THIS guy may be different. In the atmosphere of GOP obstruction and the long-standing desire to destroy the VA, along with the post office and any other "socialized" service, it doesn't look great.

      "for all the murders, rapes, and thefts,/ Committed in the horrid lust of war,/ He that unjustly caus'd it first proceed,/ Shall find it in his grave and in his seed." -- Webster, "The White Devil," IV i 8-12.

      by The Geogre on Mon Jun 30, 2014 at 07:54:12 AM PDT

      [ Parent ]

    •  THANK YOU!!! I have commented in more detail (2+ / 0-)
      Recommended by:
      ThinkerT, BenderRodriguez

      farther below but nearly everyone who has commented here so far has been jumping to conclusions which are simply not justified. Factually, McDonald had demonstrated a balanced approach in his management of P&G. When we, as progressives, stop paying attention to facts and make the same shrill, unverified assumptions as the Right, we are doing ourselves no favors.

      If there are things about Mr. McDonald which are specifically objectionable then, to me, that is a reasonable point of debate but short of that, I suspect that he will be able to identify the choke points, focus on solutions, generate metrics and back up his staff just as he did at P&G. That while at P&G his metrics were not the same as Wall Street would have preferred speaks well of him IMHO.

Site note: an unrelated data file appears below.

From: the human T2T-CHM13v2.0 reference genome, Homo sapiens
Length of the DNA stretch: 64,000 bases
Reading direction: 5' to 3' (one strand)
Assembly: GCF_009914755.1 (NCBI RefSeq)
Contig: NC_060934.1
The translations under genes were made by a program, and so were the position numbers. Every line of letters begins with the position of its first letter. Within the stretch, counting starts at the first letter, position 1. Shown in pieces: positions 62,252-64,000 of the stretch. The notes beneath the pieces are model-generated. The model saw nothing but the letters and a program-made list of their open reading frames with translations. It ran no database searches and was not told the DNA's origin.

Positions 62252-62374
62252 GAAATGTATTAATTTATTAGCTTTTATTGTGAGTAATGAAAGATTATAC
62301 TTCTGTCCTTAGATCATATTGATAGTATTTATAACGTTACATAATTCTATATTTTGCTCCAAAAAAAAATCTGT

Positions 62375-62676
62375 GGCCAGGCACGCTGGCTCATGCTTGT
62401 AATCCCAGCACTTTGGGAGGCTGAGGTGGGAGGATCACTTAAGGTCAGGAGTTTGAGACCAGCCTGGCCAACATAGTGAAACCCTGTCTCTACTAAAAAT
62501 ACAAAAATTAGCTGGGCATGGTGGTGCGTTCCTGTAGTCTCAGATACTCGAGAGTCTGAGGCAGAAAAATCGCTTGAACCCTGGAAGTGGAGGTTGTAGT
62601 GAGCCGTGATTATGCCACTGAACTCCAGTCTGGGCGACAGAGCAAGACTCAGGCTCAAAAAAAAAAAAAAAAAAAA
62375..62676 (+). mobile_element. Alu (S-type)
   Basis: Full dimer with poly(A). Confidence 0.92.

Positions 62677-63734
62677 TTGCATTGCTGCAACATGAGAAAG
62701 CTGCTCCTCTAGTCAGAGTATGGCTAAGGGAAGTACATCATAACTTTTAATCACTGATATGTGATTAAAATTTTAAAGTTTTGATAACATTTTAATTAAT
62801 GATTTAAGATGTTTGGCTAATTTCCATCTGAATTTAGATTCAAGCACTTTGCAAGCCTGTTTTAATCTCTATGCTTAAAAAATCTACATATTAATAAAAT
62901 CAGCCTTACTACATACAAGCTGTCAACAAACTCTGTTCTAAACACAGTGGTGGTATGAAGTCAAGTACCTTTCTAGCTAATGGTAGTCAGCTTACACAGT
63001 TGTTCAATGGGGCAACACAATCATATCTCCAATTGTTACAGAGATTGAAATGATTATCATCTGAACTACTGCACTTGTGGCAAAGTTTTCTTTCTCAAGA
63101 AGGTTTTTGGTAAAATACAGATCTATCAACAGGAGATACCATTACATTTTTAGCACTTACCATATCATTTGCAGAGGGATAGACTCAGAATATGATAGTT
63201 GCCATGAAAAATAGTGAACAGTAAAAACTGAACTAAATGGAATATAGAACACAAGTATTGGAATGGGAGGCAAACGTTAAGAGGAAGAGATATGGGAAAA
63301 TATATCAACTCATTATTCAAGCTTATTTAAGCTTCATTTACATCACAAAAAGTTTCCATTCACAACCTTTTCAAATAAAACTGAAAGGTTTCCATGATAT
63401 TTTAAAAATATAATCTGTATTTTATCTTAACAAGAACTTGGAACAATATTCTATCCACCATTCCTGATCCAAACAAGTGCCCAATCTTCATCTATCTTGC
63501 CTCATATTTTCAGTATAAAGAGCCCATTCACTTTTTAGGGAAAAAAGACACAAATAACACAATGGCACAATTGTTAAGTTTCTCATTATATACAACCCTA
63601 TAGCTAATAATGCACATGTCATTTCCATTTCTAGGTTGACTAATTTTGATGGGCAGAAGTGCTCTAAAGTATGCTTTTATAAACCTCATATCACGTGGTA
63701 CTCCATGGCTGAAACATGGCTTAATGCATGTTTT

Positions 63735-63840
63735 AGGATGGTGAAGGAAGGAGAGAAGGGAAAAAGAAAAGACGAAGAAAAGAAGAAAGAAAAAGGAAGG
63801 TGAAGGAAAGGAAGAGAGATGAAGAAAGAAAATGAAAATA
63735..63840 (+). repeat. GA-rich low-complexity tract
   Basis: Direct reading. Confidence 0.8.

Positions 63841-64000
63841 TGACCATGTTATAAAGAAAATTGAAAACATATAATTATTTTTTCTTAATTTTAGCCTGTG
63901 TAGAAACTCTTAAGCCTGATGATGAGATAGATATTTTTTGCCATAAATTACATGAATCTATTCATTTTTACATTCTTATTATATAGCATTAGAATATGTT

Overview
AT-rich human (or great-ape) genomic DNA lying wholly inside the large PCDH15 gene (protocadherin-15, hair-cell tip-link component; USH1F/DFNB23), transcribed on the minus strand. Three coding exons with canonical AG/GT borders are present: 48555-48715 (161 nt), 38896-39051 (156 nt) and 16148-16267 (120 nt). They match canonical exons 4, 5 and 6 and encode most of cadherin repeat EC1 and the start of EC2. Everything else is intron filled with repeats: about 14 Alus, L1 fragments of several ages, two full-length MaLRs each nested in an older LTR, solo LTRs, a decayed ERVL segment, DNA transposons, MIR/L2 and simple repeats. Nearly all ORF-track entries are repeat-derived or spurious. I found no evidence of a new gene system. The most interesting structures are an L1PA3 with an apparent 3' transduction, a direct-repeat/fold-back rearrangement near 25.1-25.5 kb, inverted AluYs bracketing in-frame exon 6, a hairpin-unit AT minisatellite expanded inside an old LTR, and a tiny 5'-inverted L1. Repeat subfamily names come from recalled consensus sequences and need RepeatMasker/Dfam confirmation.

"When in doubt, do the brave thing." - Jan Smuts

      by bunnygirl60 on Mon Jun 30, 2014 at 08:54:51 AM PDT

      [ Parent ]

  •  Privatization Plan. Step 1 (16+ / 0-)

    1. Crisis Happens (crisis is orchestrated or naturally occuring)
    2. Appoint corporate CEO to oversee the public service system.
    3. RIF long term (old, tired, status quo, etc) public service workers
    4. Hire fresh MBA's to replace approximatley 20% of management (destroy institutional memory)
    5. Begin outsourcing to contractors- one dept at a time.

     

    •  the VA is the only single-provider health care (1+ / 0-)
      Recommended by:
      Medium Head Boy

      system we have at the federal level. So of course, it's gotta be privatized--after they've broken it to discredit government further in the public's eyes.